Keyston Western Working Saddle, 1910. Saddle is brown leather with poppy floral designs all over, expect the center of the seat, and scalloped around the edges. On the seat there is the floral design, in the shape of a horseshoe, on the back rest, and under the handle/grip. There is also an oval shaped patch of the floral design on the left and right sides of the seat. On each side of the saddle are two tassels in the front and two in the back. Each tassel has two, stacked, scalloped circles of leather, the one on top being slightly smaller in circumference. Each tassel has two thin, leather strips hanging from the center. Wool/fabric lining underneath. Loops for feet are wood, lined with metal, and held together with metal nails. To right of handle/grip is a leather strap with buckle on one end and a leather strip on the other. The leather strip is torn off at the end. Under the leg flaps are two metal rings holding more leather parts.
Paper tag attached to it reads: This saddle belonged to James Rolph Jr. Mayor of San Francisco from 1910-1930 and then Governor of California until his death in 1934.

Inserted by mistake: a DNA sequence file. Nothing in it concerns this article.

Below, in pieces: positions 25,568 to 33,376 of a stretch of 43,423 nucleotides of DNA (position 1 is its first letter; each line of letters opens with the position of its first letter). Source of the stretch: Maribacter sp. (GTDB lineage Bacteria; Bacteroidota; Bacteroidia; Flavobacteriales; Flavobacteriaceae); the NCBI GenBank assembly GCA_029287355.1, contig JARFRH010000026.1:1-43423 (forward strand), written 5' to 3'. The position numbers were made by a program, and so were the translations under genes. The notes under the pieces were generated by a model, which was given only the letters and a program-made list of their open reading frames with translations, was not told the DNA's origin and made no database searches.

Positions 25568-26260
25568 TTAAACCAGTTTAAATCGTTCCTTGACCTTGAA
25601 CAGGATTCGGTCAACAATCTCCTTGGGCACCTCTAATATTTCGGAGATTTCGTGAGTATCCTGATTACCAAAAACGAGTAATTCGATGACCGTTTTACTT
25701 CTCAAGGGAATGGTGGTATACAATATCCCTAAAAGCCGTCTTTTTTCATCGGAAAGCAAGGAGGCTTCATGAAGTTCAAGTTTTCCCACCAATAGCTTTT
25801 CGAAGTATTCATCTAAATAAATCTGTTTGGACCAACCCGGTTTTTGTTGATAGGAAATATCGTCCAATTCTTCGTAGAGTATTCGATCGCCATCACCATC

oOld description:BROWN KEYSTONE MADE WESTERN WORKING SADDLE AND STIRRUP COVERS WITH EMBOSSED POPPY DESIGNS
|Title||Keyston Western Working Saddle, 1910|
|Inscription Text||"KEYSTON BROS / MAKERS / SAN FRANCISCO" (on backside of back rest); "This saddle belonged to James Rolph Jr. Mayor of San Francisco from 1910-1930 and then Governor of California until his death in 1934." (tag affixed to saddle--now in Curatorial donor file)|
|Provenance||This saddle belonged to James Rolph Jr. Mayor of San Francisco from 1910-1930 and then Governor of California until his death in 1934.|
Owner, "Sunny Jim," Started Buying Land in San Mateo County in 1902, Including Vista Verde, Pony Tracks Ranch, Mindico Hill, Russian Ridge, and Other Areas of Mid-Peninsula Open Space
San Mateo County Property
"In 1868, the effects of the gold rush and the "forty-niners" still lingered in San Francisco. A booming port and bustling city of 139,000 souls, The City struggled for respectability. On May 1 of that year James Keyston began Keyston Bros., a firm which today serves the furniture and transportation industries out of 21 locations and has sales of almost $40 million. ...
"In 1906 Keyston Brothers moved into the saddle making business and bought out the J.C Johnson Co., Saddlery. ..."
Horse Back Riding
Rolph, James Jr.
Rolph, James Jr.